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[129] Craigie, it is said, thought that he had “somewhat too gay a look.” 1 He was viewed, it must be remembered, against a background of Harvard professors, whose costume did not in those days — if even now it does — savor of splendor. It was also a period of much gayer waistcoats than now and of great amplitude of cravats. The criticism of Longfellow's own toilet had an especial biographical interest in the peculiar wrath inspired among his friends by Margaret Fuller's phrase “a dandy Pindar” as applied to his picture in the first illustrated edition of his works; for although the phrase was perfectly applicable to the engraving, it was generally regarded, and possibly with some shade of justice, as being a personal hit at the poet himself. It is one inconvenience of great amiability and moderation of character, that a man of this type usually has friends more combative, who wish to fight his battles for him. Lowell in particular was quite ready to take up the cause of his calmer friend, and thus perpetuate some antagonisms which would have fallen harmlessly aside from the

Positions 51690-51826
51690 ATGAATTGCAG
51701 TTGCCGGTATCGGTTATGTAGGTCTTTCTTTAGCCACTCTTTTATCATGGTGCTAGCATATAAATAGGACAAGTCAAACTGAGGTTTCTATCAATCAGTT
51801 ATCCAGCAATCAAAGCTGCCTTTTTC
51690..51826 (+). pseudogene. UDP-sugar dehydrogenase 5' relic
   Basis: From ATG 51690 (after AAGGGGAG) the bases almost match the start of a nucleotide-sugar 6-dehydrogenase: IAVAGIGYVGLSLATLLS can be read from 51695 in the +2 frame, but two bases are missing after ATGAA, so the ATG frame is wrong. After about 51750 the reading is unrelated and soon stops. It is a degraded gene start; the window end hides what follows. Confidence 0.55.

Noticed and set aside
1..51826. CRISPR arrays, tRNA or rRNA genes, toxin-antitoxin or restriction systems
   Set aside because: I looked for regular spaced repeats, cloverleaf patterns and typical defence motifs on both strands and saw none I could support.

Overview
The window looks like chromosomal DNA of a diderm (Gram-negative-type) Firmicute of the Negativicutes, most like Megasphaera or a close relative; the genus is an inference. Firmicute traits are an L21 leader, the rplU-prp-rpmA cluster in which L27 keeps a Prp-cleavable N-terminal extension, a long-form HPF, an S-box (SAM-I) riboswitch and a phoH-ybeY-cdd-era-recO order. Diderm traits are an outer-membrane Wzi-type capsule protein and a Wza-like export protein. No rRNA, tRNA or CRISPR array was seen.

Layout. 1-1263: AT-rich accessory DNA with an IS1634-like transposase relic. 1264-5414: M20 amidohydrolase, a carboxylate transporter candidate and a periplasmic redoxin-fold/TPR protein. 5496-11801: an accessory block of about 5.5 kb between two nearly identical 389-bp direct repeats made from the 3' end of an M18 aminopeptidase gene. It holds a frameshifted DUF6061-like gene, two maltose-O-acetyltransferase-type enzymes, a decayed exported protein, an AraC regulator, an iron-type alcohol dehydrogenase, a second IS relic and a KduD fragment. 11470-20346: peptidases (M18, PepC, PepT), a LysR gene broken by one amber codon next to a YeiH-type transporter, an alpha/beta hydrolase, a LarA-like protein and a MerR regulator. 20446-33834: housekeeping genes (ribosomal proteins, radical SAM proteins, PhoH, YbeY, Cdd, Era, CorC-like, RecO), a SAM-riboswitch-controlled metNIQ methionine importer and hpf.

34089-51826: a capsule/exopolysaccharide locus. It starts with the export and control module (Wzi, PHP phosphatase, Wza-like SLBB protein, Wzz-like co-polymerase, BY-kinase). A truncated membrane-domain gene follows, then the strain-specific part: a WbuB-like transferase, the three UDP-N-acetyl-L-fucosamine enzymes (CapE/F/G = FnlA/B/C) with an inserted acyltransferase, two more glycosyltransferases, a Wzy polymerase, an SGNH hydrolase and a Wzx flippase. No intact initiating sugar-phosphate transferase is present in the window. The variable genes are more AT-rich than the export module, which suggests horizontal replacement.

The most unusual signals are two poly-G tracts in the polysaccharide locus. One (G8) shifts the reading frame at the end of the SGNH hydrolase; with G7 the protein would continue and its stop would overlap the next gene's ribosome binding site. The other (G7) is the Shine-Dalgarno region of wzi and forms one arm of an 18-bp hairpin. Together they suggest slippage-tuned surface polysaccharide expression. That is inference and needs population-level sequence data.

1 “ Life of Longfellow” by his brother, I. p. 246.

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H. W. Longfellow (2)
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